And it can and will be reflected in the content of our experience. It will impact the content of our experience, to some extent. At first, our thoughts and emotions may respond with surprise, elation, fear, or something else. And over time, as we keep noticing what we are, our human self will transform within this noticing and align with it more consciously.

If we look for awakening as an experience and within our content of experience, we are looking in the wrong place. Sometimes, we may need to look in the wrong place for a while. And we may also use structured inquiry to guide our attention so we may more easily notice what we are.

IN WHAT WAY IS AWAKENING AN EXPERIENCE?

We can say that the noticing itself is an experience. Although perhaps a slightly different type of experience than most other experiences.

In a conventional sense, it happens within a timeline. We can often put a time period or even a specific day or minute for when the initial noticing happened. In that sense, it’s an experience.

As mentioned above, it does impact the content of our experience. Our system has a reaction to it. And if the noticing happens over time, our human self will transform within that noticing. In this sense, there is certainly an experience component to awakening.

And to others where this noticing may not be happening right now, it certainly looks like an experience. They (we) don’t have another option but to see it as an experience since that’s all we consciously know and are aware of.

POINTERS

When some say “awakening is not an experience”, it’s a pointer.

It’s meant as medicine for a condition, and the condition is to (mistakenly) assume that awakening is an experience and look for it within the content of experience.

It has a practical function only and is not meant to be any final, full, or absolute truth.

And that’s the same when I nuance it here. It’s meant as a pointer. As a support in unsticking from any one particular idea about awakening being an experience or not.

Dialog with awakening

I saw a post from Jeff Foster that I, for a second, read as “I am sorry, awakening”. The title was “A sorry awakening”, but I like my misreading and it gave me the impulse to have a dialog with awakening.

Hi awakening

Hi you

How are you?

I am fine. You?

I am OK. Do you mind if I ask you some questions?

Go ahead.

What are you?

Hm. I am what you see me as and much more. You consciously only get only a part of it. And I am also much less, since I am the most simple.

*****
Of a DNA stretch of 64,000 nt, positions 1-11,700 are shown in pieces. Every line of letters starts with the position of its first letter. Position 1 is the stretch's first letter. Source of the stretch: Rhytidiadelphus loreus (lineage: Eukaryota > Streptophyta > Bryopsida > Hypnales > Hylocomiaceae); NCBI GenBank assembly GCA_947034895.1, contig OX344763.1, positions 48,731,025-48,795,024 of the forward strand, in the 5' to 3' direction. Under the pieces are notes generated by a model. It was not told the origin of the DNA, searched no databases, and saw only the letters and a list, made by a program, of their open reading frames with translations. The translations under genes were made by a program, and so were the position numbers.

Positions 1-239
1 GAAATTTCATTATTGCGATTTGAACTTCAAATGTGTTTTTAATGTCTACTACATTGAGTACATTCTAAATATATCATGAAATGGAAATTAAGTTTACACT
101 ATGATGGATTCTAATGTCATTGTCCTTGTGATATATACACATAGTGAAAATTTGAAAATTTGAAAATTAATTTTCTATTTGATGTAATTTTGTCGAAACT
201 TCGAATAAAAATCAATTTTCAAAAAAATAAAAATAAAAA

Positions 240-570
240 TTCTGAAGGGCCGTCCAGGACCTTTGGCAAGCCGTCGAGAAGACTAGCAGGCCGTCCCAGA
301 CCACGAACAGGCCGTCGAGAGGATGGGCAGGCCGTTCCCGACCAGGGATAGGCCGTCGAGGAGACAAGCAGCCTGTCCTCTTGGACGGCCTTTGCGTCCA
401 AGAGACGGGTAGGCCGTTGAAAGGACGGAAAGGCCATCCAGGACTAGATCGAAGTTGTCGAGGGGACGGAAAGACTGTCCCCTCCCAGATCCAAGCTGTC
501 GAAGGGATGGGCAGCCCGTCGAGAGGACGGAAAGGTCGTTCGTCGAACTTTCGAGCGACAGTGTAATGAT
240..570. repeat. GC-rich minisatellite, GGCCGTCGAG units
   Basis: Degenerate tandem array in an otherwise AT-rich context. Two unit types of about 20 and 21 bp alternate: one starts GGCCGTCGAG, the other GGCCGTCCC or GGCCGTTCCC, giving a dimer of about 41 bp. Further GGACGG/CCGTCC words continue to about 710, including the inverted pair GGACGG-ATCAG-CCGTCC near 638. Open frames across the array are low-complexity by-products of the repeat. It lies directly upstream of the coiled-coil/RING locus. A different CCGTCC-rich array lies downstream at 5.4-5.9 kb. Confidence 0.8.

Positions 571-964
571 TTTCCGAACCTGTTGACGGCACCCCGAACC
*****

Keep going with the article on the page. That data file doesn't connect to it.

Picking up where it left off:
How does P. relate to you?

He got thrown into me when he was 15-16, without asking for it and without having much preparation or support, so he is a bit ambivalent about me. Since he got thrown into it, he is fascinated by me and is trying to get to know me better and understand me since he thinks it will help him navigate me and life.

Does it help him?

Well, to some extent. Although his intellectual understanding only helps to a small degree. It’s more about learning to swim in me, or rather swim in the noticing of what he is, as a fish swims in the water.

Is he learning to swim?

It’s happening. It’s a process.

Is P. awake?

You already know the traditional answer: P. cannot be awake since he is happening within and as what he more fundamentally am. That’s not wrong, but there is another way to see it. P. can be more or less conscious of what he more fundamentally am, he can live from it more or less wholeheartedly, and he can allow his unawake parts to join in with this noticing and awakening. Of course, all of that happens within and as what he is. It’s all movements of the mind, or life, reality, existence, the universe.

So what about him specifically?

Hm. He is in the process, as everyone is. He is no different from anyone else. Some are not conscious of what they are. Some have glimpses without recognizing it for what it is. Some have had glimpses, and then try to refind it. Some notice it without living from it so much. Some notice and live from it, in some situations and to some extent. Some consciously invite the unawake parts of them to join in with the noticing. And so on. He is somewhere in there, as everyone else.

You don’t seem too concerned about pinpointing it?

Right, it’s a process. Life brings up what he needs to explore here and now, and it’s perfect for where he is at. It cannot not be perfect. And that’s also how it is for every being.

How do you help him?

Hm. I am not sure if I help him. I am not here to help him. I am just a part of life. I am a part of the process of the life of all beings. He and others may think I help him, and they may seek me assuming I’ll help them, and that’s part of the process too. It’s not really true, although it may seem that way. It’s also not true that I don’t help. The question doesn’t really apply.

What do people not get about you?

Do you mean misconceptions? There are many, of course. They may think I am a “thing” they can find and get and own. They may think I’ll fix their problems. They may think I’ll give them only bliss. In general, people tend to project their hopes and dreams on me, and although the essence of it is not wrong, it’s also not the whole picture. With me comes what they tend to experience as challenges, discomfort, growing pains, and so on. All of this is, as I notice I like to say, part of the process.

I notice you don’t go into specifics very much?

I can, if you want. But life tends to take care of the specifics. Life gives all beings what they need to stay in this process. It’s unavoidable. It’s all happening within and as life. It’s all happening within and as what all beings already are. The process unfolds.

You talk about process?